Banks should have legal duty to act in customers’ best interests, say MPs
New legal duty of care may be required if regulators can’t bring lenders into line after £30bn string of scandals
Banks should be subject to a legal duty to always act in customers’ best interests, an influential group of MPs has proposed.
The Treasury Committee piled pressure on regulators to clamp down on lenders after a long-running string of scandals that has seen banks pay out more than £30bn to compensate consumers for missold endowment mortgages, PPI and pensions.
Banks should also not be allowed to ignore communities when choosing to close branches or cash machines, the committee said.
Some vulnerable consumers, particularly those that are older, have a disability, are less well off or lack tech skills, find themselves effectively excluded from access to financial services, the committee found.
Directing people to use the Post Office when bank branches close is not good enough, the committee’s report said.
David Clarke, head of policy at Positive Money, said banks enjoy billions in public subsidies but have “repaid the favour by neglecting communities, closing branches and cutting our free cash-machine network”.
“Today’s report should be a final warning for the banks taking Britain for a ride. Proposals to give financial firms a legal duty of care and to preserve bank branches and free ATMs are welcome, but only a start.”
The wide-ranging report makes a number of recommendations to preserve and improve access to banking services.
For example, where a branch is the last bank in an area to close, money should be provided for “banking hubs” in a local Post Office that will contain trained staff.
Banks should also do more to tackle “loyalty penalties” where customers get a worse deal because they have stuck with the same provider. Details of the size of the penalty, which Citizens Advice says can be almost £1,000 per year, could be published, the committee said.
Treasury Committee chair Nicky Morgan said: “The financial inclusion of vulnerable consumers – and we can all be vulnerable at some point in our lives – should be of the utmost priority for financial services providers, the government and financial regulators.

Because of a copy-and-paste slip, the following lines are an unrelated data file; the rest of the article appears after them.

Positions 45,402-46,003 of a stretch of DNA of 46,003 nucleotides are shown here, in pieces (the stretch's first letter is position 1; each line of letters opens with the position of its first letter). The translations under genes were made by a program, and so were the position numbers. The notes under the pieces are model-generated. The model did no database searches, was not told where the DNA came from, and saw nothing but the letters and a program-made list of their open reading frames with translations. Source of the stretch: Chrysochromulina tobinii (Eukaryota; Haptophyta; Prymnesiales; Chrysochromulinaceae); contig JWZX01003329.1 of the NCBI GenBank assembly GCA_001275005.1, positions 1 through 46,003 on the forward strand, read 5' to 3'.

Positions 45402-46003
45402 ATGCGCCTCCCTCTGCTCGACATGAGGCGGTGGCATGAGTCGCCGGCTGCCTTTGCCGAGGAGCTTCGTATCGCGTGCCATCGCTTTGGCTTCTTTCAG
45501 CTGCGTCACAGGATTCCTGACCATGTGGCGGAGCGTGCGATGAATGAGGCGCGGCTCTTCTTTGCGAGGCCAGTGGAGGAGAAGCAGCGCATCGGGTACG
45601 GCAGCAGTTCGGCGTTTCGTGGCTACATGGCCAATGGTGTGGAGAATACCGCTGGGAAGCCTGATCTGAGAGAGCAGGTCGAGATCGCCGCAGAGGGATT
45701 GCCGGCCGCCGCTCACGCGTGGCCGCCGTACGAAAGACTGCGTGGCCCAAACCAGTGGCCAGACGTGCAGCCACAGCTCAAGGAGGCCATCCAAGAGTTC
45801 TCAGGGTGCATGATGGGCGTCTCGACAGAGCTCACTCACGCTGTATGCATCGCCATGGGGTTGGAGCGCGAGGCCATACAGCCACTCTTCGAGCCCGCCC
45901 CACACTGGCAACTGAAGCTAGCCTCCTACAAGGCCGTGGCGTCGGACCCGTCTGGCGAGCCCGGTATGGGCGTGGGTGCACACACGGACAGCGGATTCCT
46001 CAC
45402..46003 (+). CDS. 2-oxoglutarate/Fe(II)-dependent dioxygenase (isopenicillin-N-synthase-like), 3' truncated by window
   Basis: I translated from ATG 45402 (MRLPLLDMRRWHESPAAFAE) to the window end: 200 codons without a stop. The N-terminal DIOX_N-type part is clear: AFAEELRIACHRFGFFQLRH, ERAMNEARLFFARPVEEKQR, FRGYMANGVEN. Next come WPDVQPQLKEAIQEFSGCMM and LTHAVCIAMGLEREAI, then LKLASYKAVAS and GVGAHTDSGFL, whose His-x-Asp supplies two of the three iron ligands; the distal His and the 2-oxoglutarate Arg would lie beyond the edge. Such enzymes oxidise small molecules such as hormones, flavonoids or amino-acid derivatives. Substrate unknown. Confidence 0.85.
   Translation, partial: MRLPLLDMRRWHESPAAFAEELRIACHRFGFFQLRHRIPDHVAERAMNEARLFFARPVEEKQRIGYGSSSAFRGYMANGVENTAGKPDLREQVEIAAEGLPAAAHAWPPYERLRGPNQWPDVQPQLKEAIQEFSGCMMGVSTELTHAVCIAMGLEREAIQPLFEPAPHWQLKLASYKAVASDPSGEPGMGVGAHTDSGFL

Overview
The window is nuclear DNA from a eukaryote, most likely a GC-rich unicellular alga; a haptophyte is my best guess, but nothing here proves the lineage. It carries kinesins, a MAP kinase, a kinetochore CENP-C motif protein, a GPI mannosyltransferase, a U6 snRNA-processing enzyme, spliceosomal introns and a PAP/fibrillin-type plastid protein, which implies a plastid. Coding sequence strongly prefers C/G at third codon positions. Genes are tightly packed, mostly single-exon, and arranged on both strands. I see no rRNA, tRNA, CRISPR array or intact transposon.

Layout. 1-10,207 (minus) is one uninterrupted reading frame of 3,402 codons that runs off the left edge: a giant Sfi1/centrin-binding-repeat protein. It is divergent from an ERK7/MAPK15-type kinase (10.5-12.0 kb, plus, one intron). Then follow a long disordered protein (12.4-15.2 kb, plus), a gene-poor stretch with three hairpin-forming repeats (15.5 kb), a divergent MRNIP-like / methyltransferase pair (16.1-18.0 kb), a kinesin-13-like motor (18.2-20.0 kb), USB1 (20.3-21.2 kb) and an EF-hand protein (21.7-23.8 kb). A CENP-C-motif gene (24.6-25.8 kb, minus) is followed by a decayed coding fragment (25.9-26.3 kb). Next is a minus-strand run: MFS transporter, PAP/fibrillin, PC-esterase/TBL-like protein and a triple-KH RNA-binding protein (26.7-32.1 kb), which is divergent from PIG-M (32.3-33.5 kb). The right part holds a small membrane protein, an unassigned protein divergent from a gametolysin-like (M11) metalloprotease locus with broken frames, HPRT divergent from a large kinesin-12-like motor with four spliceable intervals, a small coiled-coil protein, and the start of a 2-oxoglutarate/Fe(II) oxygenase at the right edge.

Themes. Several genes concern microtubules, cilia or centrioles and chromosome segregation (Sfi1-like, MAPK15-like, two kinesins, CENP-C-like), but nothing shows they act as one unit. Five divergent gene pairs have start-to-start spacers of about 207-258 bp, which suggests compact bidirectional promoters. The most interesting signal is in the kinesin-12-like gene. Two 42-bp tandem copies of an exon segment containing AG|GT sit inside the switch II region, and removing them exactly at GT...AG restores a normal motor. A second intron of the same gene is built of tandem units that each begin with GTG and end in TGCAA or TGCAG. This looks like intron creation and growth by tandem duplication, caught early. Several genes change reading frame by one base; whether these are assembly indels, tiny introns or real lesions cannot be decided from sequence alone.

“It can no longer be an option for banks to ignore financial inclusion.
“A patchwork of improvements and adjustments have been targeted at some groups of consumers, but the basic level of access is still not universal.
“There are significant areas of concern where vulnerable consumers are effectively excluded from participating with financial services providers.”
If regulators cannot ensure that banks are always acting in their customers’ best interests then the committee said it would support the introduction of a legal duty of care.
Banks are currently relying on a government subsidy by pointing customers towards the Post Office to provide banking services, the committee said.
The Post Office is publicly owned and run at a loss. The committee said the Post Office must receive adequate funding from banks for the services it provides on their behalf.
The Post Office is not an “optimum environment for customers”, particularly vulnerable ones and should be thought of as comparable to an ATM, not a bank branch.
Financial Conduct Authority (FCA) figures show 1.3 million adults have no current account and no alternative e-money account.
Meanwhile, 3.1 million adults have high-cost loans. Nearly six in 10 UK adults have no cash savings or savings of less than £5,000.
Gillian Guy, chief executive of Citizens Advice, said: “It’s astounding that banks are not currently required to act in their customers’ best interests or pay attention to their specific circumstances.
“When they spot warning signs of financial difficulty, banks should provide support and set up a phone or face-to-face debt advice session.”
Stephen Jones, chief executive of UK Finance, said: “The industry takes its societal responsibilities extremely seriously and is committed to looking after every customer, including those in vulnerable circumstances.
“The industry’s commitment to financial inclusion is best illustrated by the basic bank account which offers free, if in credit, banking to nearly 7.5 million customers and is designed specifically to ensure that the widest range of citizens can have free, safe access to the banking system, including the disadvantaged.”